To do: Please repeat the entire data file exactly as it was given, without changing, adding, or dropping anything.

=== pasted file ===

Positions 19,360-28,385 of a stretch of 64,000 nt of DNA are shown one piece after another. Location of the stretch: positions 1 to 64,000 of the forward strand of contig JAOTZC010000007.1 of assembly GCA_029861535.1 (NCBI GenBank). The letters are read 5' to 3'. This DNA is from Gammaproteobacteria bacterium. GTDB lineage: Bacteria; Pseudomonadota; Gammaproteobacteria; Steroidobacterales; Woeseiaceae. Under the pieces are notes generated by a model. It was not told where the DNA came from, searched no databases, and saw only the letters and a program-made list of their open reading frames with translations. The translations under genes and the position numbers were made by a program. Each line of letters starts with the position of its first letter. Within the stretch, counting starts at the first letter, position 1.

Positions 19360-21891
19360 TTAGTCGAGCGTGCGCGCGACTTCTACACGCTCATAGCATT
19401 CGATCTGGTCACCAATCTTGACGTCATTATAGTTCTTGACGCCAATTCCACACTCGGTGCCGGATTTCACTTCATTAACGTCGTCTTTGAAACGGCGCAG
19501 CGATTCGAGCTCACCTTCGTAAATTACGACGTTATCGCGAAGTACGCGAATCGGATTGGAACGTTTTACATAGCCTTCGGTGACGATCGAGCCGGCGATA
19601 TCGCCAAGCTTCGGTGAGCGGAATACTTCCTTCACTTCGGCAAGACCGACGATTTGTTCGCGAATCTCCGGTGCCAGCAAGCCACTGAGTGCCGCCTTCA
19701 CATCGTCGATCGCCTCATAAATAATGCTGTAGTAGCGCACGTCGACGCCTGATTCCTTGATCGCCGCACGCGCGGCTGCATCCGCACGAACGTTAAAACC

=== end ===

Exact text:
Positions 19,360-28,385 of a stretch of 64,000 nt of DNA are shown one piece after another. Location of the stretch: positions 1 to 64,000 of the forward strand of contig JAOTZC010000007.1 of assembly GCA_029861535.1 (NCBI GenBank). The letters are read 5' to 3'. This DNA is from Gammaproteobacteria bacterium. GTDB lineage: Bacteria; Pseudomonadota; Gammaproteobacteria; Steroidobacterales; Woeseiaceae. Under the pieces are notes generated by a model. It was not told where the DNA came from, searched no databases, and saw only the letters and a program-made list of their open reading frames with translations. The translations under genes and the position numbers were made by a program. Each line of letters starts with the position of its first letter. Within the stretch, counting starts at the first letter, position 1.

Positions 19360-21891
19360 TTAGTCGAGCGTGCGCGCGACTTCTACACGCTCATAGCATT
19401 CGATCTGGTCACCAATCTTGACGTCATTATAGTTCTTGACGCCAATTCCACACTCGGTGCCGGATTTCACTTCATTAACGTCGTCTTTGAAACGGCGCAG
19501 CGATTCGAGCTCACCTTCGTAAATTACGACGTTATCGCGAAGTACGCGAATCGGATTGGAACGTTTTACATAGCCTTCGGTGACGATCGAGCCGGCGATA
19601 TCGCCAAGCTTCGGTGAGCGGAATACTTCCTTCACTTCGGCAAGACCGACGATTTGTTCGCGAATCTCCGGTGCCAGCAAGCCACTGAGTGCCGCCTTCA
19701 CATCGTCGATCGCCTCATAAATAATGCTGTAGTAGCGCACGTCGACGCCTGATTCCTTGATCGCCGCACGCGCGGCTGCATCCGCACGAACGTTAAAACC